MK could reflect the microstructure complexity of tissues; on the other hand, MK and RK could detect the integrity of myelin. Our study found that the patients had significantly lower MK and RK in the corpus callosum after CR, indicating that short-term chemotherapy could cause demyelinating changes in the corpus callosum. However, there were no significant changes in DKI parameters in bilateral frontal lobe WM indicating that chemotherapeutics had varying effects on different brain regions.
Our patients were mainly given intravenous VCR and DNR, Pred, L-Asp, supplemented by intrathecal injection of MTX during the induction therapy. It is common knowledge that VCR can cause peripheral neuropathy , but it can also lead to generalized brain volume reduction, especially in terms of WM volume. The acute toxic reaction affects the organization of normal growth processes causing brain volume loss. DNR can also cause brain volume loss; however, DNR mainly affects GM volume. Neither Pred nor L-Asp cause extensive injuries to WM[17, 18].
The volume of myelin in the corpus callosum increases sharply in early childhood, reaching 86% of the final volume at the age of 5[14, 19]. We observed that the patients ≤ 5 years old had significantly lower MK and RK after induction, while the patients ༞5 years old had not undergone similarly significant change DKI parameters, in the genu and splenium of CC. It is speculated that the WM damage was caused by VCR, which mainly affects the normal growth of tissues. However, whether this change could persist upon later treatment remains to be further studied. However, according to existing studies, younger patients with ALL treated with chemotherapy may experience more severe brain damage.
Previous studies have shown that the volume of the corpus callosum and bilateral frontal WM in patients who have completed chemotherapy were significantly lower in patients with ALL [8, 21]. As the brain finally matures, the frontal lobe WM is the most vulnerable to damage. Our research found that bilateral frontal WM volume change was not obvious. Our findings suggested that the frontal WM could not be easily affected by VCR. Alternatively, there may be a threshold effect, where the damage to the frontal lobe caused by the current chemotherapy regimen was not sufficiently detectable by DKI.
AK increases reflect axonal injury. One of the main functions of the myelin sheath is to protect axons from injury. Once demyelination occurs and repair mechanisms are exhausted, axonal degeneration occurs in a predictable manner. Therefore, axons remain intact in the early stage of demyelination, and the results of this study support the idea. Consequently, if demyelination can be detected quickly, it will help prevent axonal damage when remyelination is promoted. There is increasing evidence that inflammation is necessary for myelin repair; recent studies have found that celecoxib has anti-demyelinating effects and promotes myelin regeneration by improving the immune and inflammatory microenvironment.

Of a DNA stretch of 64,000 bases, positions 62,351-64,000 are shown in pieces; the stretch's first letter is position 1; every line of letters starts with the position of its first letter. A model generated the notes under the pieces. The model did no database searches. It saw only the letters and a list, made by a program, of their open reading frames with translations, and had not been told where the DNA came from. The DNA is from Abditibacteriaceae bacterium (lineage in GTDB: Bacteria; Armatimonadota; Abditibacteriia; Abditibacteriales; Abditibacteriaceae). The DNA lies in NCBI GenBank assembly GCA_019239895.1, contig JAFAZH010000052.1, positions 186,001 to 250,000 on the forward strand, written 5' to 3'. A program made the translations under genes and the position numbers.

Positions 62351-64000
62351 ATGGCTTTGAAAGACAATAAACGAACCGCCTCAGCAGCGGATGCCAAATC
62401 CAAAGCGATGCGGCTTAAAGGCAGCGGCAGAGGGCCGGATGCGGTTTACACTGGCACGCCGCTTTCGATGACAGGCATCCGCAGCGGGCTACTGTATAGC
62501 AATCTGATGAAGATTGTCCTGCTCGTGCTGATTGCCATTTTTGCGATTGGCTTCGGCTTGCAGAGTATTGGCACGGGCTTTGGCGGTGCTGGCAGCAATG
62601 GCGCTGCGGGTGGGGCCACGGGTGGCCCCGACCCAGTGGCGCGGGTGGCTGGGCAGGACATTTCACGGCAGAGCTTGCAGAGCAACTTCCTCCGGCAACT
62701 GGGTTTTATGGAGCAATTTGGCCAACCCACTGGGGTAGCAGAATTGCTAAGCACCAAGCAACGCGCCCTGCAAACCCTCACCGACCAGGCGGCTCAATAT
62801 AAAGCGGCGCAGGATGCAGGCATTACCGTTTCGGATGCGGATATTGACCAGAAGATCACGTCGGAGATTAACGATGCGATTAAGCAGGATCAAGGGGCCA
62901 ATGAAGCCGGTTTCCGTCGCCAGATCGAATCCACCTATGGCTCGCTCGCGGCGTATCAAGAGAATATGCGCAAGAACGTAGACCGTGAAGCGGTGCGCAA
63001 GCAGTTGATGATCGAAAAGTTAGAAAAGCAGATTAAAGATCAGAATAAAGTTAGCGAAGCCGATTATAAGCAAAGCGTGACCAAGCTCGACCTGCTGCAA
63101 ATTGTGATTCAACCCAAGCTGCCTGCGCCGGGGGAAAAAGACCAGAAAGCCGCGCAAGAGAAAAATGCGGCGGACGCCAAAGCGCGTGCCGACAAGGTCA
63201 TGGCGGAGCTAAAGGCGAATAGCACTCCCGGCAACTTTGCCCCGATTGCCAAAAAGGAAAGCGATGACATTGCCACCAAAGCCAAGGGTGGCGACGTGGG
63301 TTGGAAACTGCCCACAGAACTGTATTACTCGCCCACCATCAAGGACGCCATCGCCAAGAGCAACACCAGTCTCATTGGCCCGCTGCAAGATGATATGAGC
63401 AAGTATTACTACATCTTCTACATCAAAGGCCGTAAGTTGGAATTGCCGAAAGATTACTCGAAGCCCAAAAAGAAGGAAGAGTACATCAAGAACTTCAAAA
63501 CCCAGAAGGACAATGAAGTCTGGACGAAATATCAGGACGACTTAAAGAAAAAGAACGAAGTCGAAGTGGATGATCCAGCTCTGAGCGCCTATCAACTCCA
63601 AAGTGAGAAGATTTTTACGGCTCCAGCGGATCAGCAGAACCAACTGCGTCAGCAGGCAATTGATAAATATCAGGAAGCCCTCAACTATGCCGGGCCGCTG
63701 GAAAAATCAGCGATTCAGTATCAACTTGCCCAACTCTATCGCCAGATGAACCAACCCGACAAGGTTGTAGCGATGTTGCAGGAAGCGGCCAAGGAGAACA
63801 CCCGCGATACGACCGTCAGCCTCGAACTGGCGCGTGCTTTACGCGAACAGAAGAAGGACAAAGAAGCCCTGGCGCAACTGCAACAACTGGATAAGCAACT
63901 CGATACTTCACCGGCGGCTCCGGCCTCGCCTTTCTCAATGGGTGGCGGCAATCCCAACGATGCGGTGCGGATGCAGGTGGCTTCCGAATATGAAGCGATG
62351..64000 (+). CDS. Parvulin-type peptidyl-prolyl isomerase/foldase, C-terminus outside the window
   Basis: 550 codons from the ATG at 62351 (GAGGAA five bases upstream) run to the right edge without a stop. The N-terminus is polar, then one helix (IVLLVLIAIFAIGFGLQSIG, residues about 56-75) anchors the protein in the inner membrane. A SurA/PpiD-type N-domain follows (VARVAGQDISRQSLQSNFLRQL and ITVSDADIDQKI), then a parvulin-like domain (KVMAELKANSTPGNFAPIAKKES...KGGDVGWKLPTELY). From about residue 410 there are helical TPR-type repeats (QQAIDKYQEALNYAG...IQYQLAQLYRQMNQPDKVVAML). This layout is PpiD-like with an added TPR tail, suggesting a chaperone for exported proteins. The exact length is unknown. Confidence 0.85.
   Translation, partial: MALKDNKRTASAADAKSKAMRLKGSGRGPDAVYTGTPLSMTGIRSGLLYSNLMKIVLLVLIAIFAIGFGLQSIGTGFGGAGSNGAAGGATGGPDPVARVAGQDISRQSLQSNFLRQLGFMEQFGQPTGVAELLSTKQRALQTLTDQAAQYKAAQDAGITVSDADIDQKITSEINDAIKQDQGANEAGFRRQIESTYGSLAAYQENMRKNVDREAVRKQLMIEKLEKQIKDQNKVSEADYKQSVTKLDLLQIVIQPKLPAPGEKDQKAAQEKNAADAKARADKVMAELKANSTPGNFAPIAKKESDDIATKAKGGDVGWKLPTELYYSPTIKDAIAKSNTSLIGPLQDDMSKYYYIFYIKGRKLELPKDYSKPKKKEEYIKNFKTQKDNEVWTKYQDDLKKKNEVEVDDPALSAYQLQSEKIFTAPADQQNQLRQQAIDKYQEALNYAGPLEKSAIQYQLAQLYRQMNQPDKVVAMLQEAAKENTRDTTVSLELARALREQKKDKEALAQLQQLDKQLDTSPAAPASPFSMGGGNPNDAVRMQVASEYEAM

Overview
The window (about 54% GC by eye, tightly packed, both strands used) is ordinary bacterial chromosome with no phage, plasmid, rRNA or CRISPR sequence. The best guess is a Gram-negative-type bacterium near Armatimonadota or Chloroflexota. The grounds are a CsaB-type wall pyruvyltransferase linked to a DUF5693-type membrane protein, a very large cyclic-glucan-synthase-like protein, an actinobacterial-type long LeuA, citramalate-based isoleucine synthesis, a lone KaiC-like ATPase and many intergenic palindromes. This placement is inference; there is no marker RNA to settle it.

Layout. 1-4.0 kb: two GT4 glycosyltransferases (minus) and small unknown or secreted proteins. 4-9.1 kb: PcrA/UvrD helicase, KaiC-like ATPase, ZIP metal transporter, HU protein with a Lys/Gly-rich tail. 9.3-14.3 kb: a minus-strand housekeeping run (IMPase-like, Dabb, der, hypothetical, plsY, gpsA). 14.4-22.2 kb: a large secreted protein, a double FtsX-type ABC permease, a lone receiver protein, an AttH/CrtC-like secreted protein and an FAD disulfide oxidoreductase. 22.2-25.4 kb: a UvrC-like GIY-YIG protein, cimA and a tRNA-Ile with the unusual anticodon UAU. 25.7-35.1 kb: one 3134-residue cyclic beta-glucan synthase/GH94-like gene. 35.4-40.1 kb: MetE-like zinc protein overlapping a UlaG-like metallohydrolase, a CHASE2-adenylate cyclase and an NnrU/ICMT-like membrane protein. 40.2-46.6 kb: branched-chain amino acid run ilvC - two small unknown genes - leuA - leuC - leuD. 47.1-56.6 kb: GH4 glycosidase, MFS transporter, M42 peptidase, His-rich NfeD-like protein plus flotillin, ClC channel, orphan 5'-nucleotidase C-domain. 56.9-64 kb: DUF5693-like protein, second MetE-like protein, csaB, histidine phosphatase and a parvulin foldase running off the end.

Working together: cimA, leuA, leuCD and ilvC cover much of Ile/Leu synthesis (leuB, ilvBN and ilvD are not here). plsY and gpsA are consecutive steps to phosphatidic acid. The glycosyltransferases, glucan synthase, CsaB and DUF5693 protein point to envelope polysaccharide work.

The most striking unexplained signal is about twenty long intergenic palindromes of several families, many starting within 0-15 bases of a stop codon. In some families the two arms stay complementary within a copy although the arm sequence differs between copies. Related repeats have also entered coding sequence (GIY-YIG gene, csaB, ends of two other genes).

ALL patients undergoing chemotherapy have long-term cognitive dysfunction such as diminishing executive power, working memory, processing speed and attention, and they are related to changes in brain microstructure in different regions[1, 5, 25]. However, different intervention measures can increase the volume of white matter used to complete different task areas; on the contrary, reduced external stimulation will lead to myelin sheath decline and impaired cognitive function. Therefore, timely implementation of interventions, such as skill learning and memory exercises, is very important for patients with ALL undergoing chemotherapy.
The corpus callosum is the largest WM junction in the human brain, serving as a connection between the left and right cerebral hemispheres. It is important for motor and sensory integration, attention, memory, and general cognitive functions. It is necessary to further evaluate whether early WM damage in patients will cause related cognitive dysfunction, to detect potential problems early and provide timely intervention. However, this study did not perform a cognitive function test.
Current results suggest that WM damage can occur early in chemotherapy. There are several limitations in this study that could be addressed in future research. First, the study focused on brain structural changes after CR; the study cannot determine whether DKI changes were temporary. Second, this study did not have a neurocognitive function test component, so it could not assess the relationship between brain structural changes and cognitive function. Lastly, patients with immunosuppression and incomplete remission following induced remission were also excluded, so the number of patients in our study was relatively small.